Lately, I’ve been reading a book called Boundaries, by Dr. Henry Cloud and Dr. John Townsend. For those unfamiliar with the book, it’s basically an extremely popular how-to guide on how to set boundaries as a Christian. In this blog post, I’m going to highlight some of the parenting advice given in the book.
Children should be allowed to have boundaries-Not allowing a child to say no “handicaps that child for life.” Children who aren’t ever allowed to say no, especially when they’re uncomfortable, end up basing their boundaries on what others want and expect from them.
Children learn boundaries in different stages-In between five and ten months, babies realize that they are different individuals from their mothers and begin to develop curiosity. During early toddlerhood, children take their first steps towards independence by practicing doing things on their own. Between eighteen months and three years, children begin to use the word no frequently because they have discovered that they are not all-powerful and can’t do everything themselves.
How parents SHOULDN’T handle boundaries-Townsend and Cloud write that parents shouldn’t withdraw in hurt or exhibit hostility when children set boundaries because children will then avoid setting them due to the negative reaction they receive. Similarly, setting too many or too few limits on one’s children will result in an adult who has dysfunctional ways of relating to the world around him or her. Inconsistent limits will confuse children. Inflicting trauma on children will cause massive wounds that will make setting boundaries impossible or close to impossible for children as adults.
Sometimes roles are reversed-Occasionally, the parent-child relationship will be turned upside-down, with the child looking after the parent instead of the other way around. The Bible does say that adult children should take care of their aging parents. However, adult children should take into account whether their elderly parents are actually in need, and how much resources can be allocated to them.
Set boundaries with children early on. The sooner children learn boundaries, the more time and practice they will have to set them.
Setting boundaries consists of both positive and negative boundaries-Positive discipline is taking the initiative to explain to children the positive effects that will follow having boundaries. Negative discipline is when children experience consequences for failing to stay within those boundaries (for example, losing electronic privileges for a day when they don’t go to bed on time).
Children have boundary needs for different reasons-Children need to have boundaries in order to protect themselves, take responsibility for their needs, have a sense of control and choice, delay gratification, and respect others’ limits.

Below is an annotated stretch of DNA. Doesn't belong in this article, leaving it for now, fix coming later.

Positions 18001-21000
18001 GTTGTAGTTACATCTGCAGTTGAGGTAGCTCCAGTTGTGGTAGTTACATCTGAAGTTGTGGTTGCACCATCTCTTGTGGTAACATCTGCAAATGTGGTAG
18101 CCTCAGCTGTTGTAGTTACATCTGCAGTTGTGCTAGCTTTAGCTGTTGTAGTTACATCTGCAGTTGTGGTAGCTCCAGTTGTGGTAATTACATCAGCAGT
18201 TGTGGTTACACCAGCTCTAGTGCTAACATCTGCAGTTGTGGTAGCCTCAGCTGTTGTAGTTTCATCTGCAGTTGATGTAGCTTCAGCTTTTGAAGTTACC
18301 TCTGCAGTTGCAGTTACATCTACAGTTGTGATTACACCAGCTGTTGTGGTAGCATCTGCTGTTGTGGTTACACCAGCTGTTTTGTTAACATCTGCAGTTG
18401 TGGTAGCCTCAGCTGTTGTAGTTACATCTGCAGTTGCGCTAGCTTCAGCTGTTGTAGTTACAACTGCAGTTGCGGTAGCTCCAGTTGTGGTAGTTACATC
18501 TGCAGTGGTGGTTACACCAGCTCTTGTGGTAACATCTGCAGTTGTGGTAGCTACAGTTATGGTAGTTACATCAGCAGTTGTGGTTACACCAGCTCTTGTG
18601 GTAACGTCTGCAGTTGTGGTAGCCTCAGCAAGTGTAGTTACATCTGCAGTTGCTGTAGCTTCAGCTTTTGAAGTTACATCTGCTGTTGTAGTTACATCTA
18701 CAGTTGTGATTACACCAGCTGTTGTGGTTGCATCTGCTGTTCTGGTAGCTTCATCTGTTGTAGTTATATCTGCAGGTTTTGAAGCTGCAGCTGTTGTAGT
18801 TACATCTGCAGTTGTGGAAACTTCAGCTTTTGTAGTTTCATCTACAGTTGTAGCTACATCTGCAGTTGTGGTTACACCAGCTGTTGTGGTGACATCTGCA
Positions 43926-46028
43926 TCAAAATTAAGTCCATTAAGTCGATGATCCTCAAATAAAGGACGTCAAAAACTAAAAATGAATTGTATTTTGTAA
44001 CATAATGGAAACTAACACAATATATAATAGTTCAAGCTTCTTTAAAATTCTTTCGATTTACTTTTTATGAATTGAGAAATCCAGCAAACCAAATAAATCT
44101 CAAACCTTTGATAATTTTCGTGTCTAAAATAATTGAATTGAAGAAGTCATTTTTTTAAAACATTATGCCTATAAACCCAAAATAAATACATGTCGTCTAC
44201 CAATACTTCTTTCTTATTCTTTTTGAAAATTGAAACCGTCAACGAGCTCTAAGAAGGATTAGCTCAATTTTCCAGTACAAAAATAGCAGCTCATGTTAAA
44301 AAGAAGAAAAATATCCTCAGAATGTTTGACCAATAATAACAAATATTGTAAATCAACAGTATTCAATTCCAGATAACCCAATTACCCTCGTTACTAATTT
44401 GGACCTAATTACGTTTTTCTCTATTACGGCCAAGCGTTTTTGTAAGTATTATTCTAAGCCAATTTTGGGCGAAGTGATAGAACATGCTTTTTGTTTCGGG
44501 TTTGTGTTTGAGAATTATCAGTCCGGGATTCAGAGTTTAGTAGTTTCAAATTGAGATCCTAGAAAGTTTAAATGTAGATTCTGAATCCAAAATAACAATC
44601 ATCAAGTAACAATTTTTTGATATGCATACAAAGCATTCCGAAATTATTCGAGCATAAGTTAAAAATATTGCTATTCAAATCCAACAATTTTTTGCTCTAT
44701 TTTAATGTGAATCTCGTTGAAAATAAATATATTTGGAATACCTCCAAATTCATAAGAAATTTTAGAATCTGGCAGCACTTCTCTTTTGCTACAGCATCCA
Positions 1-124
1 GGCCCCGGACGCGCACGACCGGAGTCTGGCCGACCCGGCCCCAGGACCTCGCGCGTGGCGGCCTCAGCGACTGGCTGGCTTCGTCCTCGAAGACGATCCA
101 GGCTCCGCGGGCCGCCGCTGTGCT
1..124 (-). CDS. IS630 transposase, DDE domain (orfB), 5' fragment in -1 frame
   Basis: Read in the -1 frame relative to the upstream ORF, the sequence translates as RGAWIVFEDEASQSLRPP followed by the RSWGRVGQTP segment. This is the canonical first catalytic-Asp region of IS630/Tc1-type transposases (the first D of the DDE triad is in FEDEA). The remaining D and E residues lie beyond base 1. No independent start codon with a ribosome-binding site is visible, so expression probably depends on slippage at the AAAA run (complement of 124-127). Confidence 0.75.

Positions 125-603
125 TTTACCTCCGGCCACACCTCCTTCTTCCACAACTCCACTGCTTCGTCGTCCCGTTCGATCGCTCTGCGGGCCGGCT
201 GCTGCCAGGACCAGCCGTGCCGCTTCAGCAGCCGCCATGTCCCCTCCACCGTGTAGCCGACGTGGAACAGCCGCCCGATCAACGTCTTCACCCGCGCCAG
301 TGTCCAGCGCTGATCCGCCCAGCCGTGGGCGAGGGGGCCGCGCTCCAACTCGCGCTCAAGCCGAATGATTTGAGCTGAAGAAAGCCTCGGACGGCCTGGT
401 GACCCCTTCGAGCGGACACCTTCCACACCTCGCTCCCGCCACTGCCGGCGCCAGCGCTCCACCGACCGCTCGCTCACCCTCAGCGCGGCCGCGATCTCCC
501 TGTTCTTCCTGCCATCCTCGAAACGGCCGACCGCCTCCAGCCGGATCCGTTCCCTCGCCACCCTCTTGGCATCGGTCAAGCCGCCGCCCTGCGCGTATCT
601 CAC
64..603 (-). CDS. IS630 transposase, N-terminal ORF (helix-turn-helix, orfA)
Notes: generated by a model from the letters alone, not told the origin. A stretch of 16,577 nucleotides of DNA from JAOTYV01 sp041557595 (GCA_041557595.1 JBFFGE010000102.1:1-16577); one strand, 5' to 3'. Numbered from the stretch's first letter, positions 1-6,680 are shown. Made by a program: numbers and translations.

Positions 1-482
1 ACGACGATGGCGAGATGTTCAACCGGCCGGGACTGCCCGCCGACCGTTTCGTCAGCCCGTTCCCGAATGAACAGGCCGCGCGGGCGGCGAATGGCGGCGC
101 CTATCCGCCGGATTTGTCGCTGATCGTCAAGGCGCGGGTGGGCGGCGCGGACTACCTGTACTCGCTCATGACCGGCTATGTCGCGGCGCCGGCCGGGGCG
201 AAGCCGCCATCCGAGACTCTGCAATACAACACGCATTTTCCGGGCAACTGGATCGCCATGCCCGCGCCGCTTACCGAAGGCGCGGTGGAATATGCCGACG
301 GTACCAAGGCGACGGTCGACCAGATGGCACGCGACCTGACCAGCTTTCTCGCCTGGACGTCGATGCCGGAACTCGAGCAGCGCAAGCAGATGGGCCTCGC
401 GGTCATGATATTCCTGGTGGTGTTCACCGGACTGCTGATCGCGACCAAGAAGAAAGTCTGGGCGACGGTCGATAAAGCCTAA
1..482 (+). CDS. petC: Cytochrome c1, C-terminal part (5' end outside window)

Children need different kinds of boundary training at different ages-During their five months, infants should be able to form close attachments with their parents. Between five and ten months, babies should be encouraged to explore their surroundings, but always with the option of returning to the parent. Three to five year old children will start to become aware of their sex, so parents understand that children may become attached to the same-sex parent while competing with the opposite-sex parent. Children aged six to eleven should be guided in setting their own boundaries and practicing delayed gratification so they will internalize it. Eleven to eighteen year olds need parents who will allow them opportunities to set their own boundaries as much as possible to ensure that they will be able to make a smooth transition into adult life.
There are certain criteria that should be considered when parents are looking at forms of discipline-Whatever discipline model parents choose to use, the consequences should increase children’s sense of control and responsibility, be age appropriate, and be related to the seriousness of any infractions. Parents should also remember that boundaries are meant to use an internal motivation to produce self-induced consequences.
Parents should set technology boundaries with teens-Above all, Cloud advises, you should know your children if you want to set effective digital boundaries with them. Parents should trust their teenagers, but also expect them to prove themselves worthy of that trust. Lastly, know that while teens should be allowed to have digital privacy, parents are entitled to invade that privacy if they suspect that their teens are involved in something dangerous.
Reference:  Cloud, Henry and Townsend, John (1992, 2017).Boundaries: When to Say Yes, How to Say No to Take Control of Your Life (Updated and Expanded). Zondervan.